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Agnew tells Commission some home truths about 2010 battery cage ban
Date 16/12/2010 15:46  Author webmaster  Hits 2213  Language Global
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UKIP MEP Stuart Agnew (Eastern Counties), in a speech to the European Parliament in Strasbourg today has been giving the European Commission some brutal home truths about its ban on battery cages for laying hens, which is due to come into force on 01.01.2012 but for which many member states will be patently unprepared. 

He accused the Commission of “creating a huge crisis in the egg industry” and demanded to know how 83 million (per day) surplus battery cage produced eggs and over 100 million hens could be removed and disposed of in 24 hours.






Even if this could be done, Mr Agnew wanted to know where consumers would find replacements for the 83 million daily eggs taken out of the market.  “To Ukraine, to India, to Argentina, to Brazil, where all the eggs will have been laid in battery cages. Do any of these countries have a reputation for above average bird welfare standards?  Once this trade starts, it will expand rapidly by virtue of its competitive advantage.  It will be very difficult to stop  and it will completely undermine the efforts of colony egg producers in the UK. In effect we will export a large slice of our industry, an industry that has just made a massive investment to stay compliant with EU rules.”

Mr Agnew called for non-compliant member states to be given temporary derogations on the condition that they “spend their regional funds on (egg) stamping machines and also to pay for an inspectorate whose staff are from compliant member states.”  He described this as “the least worst solution” to the crisis created by the Commission.

“Most UK retailers are keen to avoid trading in battery cage eggs after the deadline, but they can only succeed in this, if these eggs are properly identified.”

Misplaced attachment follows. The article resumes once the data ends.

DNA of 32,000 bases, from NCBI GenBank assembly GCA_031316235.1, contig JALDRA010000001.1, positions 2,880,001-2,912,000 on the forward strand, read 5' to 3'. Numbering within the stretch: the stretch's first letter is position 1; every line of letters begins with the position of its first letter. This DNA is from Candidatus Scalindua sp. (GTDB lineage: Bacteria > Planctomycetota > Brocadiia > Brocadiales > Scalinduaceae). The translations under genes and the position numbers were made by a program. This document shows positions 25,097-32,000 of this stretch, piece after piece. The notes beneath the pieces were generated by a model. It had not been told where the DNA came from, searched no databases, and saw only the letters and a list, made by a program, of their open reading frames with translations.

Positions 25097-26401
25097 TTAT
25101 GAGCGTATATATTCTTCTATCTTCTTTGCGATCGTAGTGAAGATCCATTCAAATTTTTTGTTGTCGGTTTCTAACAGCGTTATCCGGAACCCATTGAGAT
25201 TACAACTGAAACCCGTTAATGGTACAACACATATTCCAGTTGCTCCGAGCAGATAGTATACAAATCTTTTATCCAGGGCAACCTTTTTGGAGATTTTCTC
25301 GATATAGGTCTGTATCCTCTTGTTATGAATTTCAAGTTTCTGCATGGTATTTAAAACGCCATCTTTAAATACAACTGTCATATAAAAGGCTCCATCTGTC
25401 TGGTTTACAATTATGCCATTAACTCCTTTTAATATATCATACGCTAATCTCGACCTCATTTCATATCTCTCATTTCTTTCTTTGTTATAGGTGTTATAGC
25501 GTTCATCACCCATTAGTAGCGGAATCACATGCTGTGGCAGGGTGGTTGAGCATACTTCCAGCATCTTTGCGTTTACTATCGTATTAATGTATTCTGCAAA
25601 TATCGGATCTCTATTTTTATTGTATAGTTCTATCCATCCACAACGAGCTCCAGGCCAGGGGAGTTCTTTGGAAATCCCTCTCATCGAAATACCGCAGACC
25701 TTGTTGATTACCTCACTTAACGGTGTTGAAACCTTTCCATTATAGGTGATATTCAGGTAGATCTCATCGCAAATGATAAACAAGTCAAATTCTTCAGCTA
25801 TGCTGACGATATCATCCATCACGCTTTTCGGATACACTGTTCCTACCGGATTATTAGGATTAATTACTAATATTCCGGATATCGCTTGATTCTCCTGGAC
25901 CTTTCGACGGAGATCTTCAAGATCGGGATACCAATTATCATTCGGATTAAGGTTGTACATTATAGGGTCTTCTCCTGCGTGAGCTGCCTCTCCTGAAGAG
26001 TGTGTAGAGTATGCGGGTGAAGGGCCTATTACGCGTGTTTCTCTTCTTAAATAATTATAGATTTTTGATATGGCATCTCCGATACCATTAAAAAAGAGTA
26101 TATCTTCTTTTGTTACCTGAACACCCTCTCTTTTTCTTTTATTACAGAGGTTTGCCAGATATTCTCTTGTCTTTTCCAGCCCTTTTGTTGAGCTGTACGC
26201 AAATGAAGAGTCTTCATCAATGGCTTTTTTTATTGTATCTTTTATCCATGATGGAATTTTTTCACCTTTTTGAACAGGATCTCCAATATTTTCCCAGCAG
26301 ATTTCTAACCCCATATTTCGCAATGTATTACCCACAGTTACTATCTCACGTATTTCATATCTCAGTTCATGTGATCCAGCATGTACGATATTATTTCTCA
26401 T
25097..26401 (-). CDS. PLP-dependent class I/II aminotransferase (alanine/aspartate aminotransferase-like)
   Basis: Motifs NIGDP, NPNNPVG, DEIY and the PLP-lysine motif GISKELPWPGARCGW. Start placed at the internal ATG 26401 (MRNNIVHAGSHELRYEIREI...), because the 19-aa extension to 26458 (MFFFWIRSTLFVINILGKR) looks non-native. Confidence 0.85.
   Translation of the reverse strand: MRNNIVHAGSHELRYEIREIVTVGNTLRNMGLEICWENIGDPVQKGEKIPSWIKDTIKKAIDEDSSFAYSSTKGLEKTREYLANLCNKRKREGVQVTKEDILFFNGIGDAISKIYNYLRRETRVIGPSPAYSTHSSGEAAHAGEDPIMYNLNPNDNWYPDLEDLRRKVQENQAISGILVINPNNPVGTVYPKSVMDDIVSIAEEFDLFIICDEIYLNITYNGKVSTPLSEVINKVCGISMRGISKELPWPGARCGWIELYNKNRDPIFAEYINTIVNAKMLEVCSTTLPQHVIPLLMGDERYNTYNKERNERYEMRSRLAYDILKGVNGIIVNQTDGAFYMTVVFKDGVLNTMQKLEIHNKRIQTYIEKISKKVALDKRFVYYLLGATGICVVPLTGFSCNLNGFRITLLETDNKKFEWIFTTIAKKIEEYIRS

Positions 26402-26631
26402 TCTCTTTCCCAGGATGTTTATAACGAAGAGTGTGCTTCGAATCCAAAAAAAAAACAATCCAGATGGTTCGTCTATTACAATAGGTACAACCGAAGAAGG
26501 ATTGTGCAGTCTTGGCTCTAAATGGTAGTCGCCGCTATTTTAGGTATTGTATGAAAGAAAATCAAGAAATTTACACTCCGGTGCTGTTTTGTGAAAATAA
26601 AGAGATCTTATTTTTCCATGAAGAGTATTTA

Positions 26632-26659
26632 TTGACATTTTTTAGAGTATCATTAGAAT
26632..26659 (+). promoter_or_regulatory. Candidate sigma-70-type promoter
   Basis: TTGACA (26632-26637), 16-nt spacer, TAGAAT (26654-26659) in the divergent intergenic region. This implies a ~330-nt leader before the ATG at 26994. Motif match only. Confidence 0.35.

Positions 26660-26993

Full transcript:

Welfare of Laying Hens – Debate, Strasbourg 16.12.2010

President,

The commission has created a huge crisis in the egg industry.  

Like it or not 100 million birds will be in cages on D Day. There is neither the cash nor the logistics to prevent this.

The insistence on the ruthless enforcement of its rules in a year’s time, from the benefit of an armchair, may give the speaker concerned a great feeling of satisfaction but it could seriously jeopardise the long term health of the British egg sector.

Let’s look at the practical implications.  

- how do you remove and dispose of 100 million hens in 24 hours ? -  

Or - how do you safely smash and dispose of 83 million eggs each day ?

On the assumption that you somehow succeed in either of these.....

Where will the consumer turn for their 83 million daily eggs ?

To Ukraine, to India, to Argentina, to Brazil?  Where all the eggs will have been laid in battery cages. Do any of these countries have a reputation for above average bird welfare standards?

Once this trade starts, it will expand rapidly by virtue of its competitive advantage.

It will be very difficult to stop.  

It will completely undermine the efforts of colony egg producers in the UK. In effect we will export a large slice of our industry, an industry that has just made a massive investment to stay compliant with EU rules.

I believe that an intra-community trade ban is a complete non-starter. Not only will it be impossible to police across open borders, but it could be challenged by the WTO.

So, the least bad solution is to allow temporary derogations to non-compliant producers with conditions attached.

There are some naked images I enjoy looking at; but I do not enjoy the visual image of lorry loads of naked, unstamped eggs leaving foreign battery cage units en route to the UK in 2012.

Unstamped eggs are a gift to a fraudulent trader.  We have learned this the hard way in the UK.  

The UK solution is to mechanically stamp eggs with code numbers that represent their method of production at the laying farm itself.  This operation is proceeding on my own farm at this very moment.  The machinery is reliable.

The Commission say that it is far too difficult for them to organise the stamping of a special code number on non-compliant eggs, despite its obvious necessity.  

Yet this is, of course, the same Commission that is forcing UK sheep farmers to unnecessarily identify sheep individually with unreliable electronic equipment. What a glaring inconsistency!

The least bad solution here is for the EU to insist that non-compliant member states spend their Regional funds on stamping machines and to also to pay for an inspectorate whose staff are nationals of compliant member states.   

This inspectorate will also visit packing stations and build up a data base of the processors who use these battery cage eggs in their products.

Most UK retailers are keen to avoid trading in battery cage eggs after the deadline, but they can only succeed in this, if these eggs are properly identified.  

www.stuartagnewmep.co.uk
www.ukip.org
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